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Dallas is the major city and economic center of the 12-county Dallas–Fort Worth–Arlington metropolitan area . With an estimated population of almost 1.3 million people,[4] is the third largest city in Texas behind Houston and only marginally smaller than San Antonio within city limits.
Founded in 1841 and formally incorporated as a city in February, 1856, the city's economy is primarily based on banking, commerce, telecommunications, computer technology, energy, and transportation. Located in North Texas and a major city in the American South & Southwest, Dallas is the core of the largest landlocked metropolitan area in the United States. The city's prominence despite this comes from its historical importance as a center for the oil and cotton industries, its position along numerous railroad lines, a strong industrial and financial sector, and its status as a major inland port.
Before Texas was claimed in the 18th century as a part of the Viceroyalty of New Spain by the Spanish Empire, the Dallas area was inhabited by the Caddo Native Americans. Later, France also claimed the area, but in 1819 the Adams-Onís Treaty made the Red River the northern boundary of New Spain, officially placing Dallas well within Spanish territory. The area remained under Spanish rule until 1821, when Mexico declared independence from Spain and the area became part of the Mexican state of Coahuila y Tejas. In 1836, the Republic of Texas broke off from Mexico to become an independent nation. In 1839, four years into the Republic's existence, Warren Angus Ferris surveyed the area around present-day Dallas. Two years later, John Neely Bryan established a permanent settlement that later became the city of Dallas. The Republic of Texas was then annexed by the United States in 1845 and Dallas County was established the following year. It is uncertain whether the city was named after George Mifflin Dallas, the U.S. Vice President under James Knox Polk.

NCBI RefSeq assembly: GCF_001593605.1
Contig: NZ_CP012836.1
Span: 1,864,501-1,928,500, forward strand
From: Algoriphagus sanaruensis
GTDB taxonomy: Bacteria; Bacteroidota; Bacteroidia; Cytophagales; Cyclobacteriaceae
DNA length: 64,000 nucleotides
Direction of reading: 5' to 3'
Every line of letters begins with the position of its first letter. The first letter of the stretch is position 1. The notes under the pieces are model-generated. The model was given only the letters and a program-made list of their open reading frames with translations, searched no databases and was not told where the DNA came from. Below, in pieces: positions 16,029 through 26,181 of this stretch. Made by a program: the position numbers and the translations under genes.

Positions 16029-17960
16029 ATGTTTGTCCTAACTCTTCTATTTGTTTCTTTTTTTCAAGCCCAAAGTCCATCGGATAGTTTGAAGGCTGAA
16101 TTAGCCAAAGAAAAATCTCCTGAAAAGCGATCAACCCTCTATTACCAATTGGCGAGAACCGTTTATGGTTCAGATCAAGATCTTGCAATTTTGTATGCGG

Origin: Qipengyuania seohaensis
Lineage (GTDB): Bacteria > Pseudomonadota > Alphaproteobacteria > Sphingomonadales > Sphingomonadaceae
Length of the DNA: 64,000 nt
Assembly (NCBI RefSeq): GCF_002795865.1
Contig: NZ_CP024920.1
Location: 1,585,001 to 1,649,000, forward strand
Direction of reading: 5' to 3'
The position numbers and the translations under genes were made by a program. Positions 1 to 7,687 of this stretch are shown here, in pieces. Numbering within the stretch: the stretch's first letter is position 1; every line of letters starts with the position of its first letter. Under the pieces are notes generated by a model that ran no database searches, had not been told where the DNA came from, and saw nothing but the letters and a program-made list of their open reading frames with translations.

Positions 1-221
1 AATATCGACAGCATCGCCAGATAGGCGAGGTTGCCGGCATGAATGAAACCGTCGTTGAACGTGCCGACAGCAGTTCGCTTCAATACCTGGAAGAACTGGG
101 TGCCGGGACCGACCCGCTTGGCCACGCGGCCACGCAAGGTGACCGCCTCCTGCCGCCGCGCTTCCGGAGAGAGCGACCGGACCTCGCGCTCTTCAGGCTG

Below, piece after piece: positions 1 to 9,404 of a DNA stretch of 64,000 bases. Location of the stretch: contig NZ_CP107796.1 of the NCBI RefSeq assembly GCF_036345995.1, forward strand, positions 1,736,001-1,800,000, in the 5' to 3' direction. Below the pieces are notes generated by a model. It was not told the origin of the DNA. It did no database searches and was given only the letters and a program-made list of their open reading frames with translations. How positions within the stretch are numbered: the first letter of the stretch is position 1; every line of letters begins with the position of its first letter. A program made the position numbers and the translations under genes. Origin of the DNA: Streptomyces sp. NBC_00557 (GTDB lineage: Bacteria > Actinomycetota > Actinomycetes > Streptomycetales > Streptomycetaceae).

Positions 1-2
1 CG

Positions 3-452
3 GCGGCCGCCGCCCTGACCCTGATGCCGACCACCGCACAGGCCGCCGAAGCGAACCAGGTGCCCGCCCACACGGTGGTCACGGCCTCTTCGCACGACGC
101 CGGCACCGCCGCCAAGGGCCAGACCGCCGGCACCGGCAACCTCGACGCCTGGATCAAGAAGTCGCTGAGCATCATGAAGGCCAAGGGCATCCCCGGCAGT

Dallas is the county seat of Dallas County.  According to the United States Census Bureau, the city has a total area of 385 square miles (997.1 km2), 342.5 square miles (887.1 km2) of it being land and 42.5 square miles (110.1 km2) of it (11.03%) water. Dallas makes up one-fifth of the much larger urbanized area known as the Dallas–Fort Worth Metroplex, in which one quarter of all Texans live.
Also according to the March 2009 U.S. Census Bureau release, had a population of 6,300,006 as of July 2008, making Dallas the fourth largest and number one fastest-growing (by population) metropolitan region in the United States  in 2008.

The city's importance despite this comes from its historical significance as a center for the oil and cotton industries, its position along numerous railroad lines, a strong industrial and financial sector, and its status as a major inland port .This is due to the presence of Dallas/Fort Worth International Airport, one of the largest and busiest in the world.